I have worked with a number of owners/founders of companies in the last 7 years. The roles that I have played range from an Executive Coach to a strategic HR Advisor. Also, as someone who helps them set up world class people practices and systems, which has a direct impact on their business results. Over the years, one aspect which keeps recurring, no matter what role out of the three mentioned above, that I am playing is “How do I as an owner/ founder help my direct reports perform at a higher level?”

Sometimes it is about their apprehension of trying to support someone who they perceive as highly qualified and experienced (and he should know how to do the job himself) and at other times, it is about their lack of knowledge of the principles of effective coaching.

It is important here to first clearly differentiate between Mentoring and Coaching. According to most experts, a mentor, is someone who offers his/her knowledge, expertise and advice, to those with less experience. By leveraging their experience and skills, mentors guide mentees in the right direction. Wwith long term development of the mentee as the outcome. The mentor is responsible for providing the support, and provide feedback to the mentee. Mentoring relationships are normally more long-term.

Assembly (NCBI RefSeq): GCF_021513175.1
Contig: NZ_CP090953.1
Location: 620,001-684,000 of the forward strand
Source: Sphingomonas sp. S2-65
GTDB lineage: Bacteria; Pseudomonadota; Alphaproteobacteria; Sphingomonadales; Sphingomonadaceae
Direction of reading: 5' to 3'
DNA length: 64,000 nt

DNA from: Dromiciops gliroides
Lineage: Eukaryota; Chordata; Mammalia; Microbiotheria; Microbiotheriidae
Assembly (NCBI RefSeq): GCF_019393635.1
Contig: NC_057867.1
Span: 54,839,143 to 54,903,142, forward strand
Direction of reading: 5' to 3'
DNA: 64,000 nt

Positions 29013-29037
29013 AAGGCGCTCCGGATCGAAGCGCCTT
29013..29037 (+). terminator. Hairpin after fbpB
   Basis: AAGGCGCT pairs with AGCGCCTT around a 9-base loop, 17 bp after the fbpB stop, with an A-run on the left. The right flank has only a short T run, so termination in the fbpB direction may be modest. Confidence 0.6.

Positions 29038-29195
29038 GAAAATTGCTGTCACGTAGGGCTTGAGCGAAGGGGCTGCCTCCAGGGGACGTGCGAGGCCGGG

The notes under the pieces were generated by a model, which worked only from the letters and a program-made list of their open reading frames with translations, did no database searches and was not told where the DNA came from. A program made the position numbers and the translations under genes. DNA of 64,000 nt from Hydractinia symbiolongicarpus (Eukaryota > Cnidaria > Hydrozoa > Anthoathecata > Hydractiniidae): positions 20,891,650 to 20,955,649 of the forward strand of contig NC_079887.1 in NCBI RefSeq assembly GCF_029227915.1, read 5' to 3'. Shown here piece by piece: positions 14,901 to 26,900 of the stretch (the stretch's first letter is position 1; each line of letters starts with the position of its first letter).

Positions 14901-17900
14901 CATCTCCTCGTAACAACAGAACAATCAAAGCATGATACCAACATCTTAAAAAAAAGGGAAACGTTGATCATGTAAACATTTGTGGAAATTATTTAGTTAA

Coaching on the other hand is a short term engagement with a clear goal of improving the performance of the client in a short time frame with clear performance parameters. The coach normally progresses the client along a co- created path through asking thought provoking questions and reflection on the part of the client. Coaching is a development process whereby, an individual meets/interacts on a regular basis to clarify goals, deal with potential stumbling blocks, and improve their performance.

As an owner/founder or a leader in an organization you may be playing both the role of mentor and coach based on the situation, however, in this article we will be discussing only the aspect of coaching.

Certain questions which come up to your mind of could be: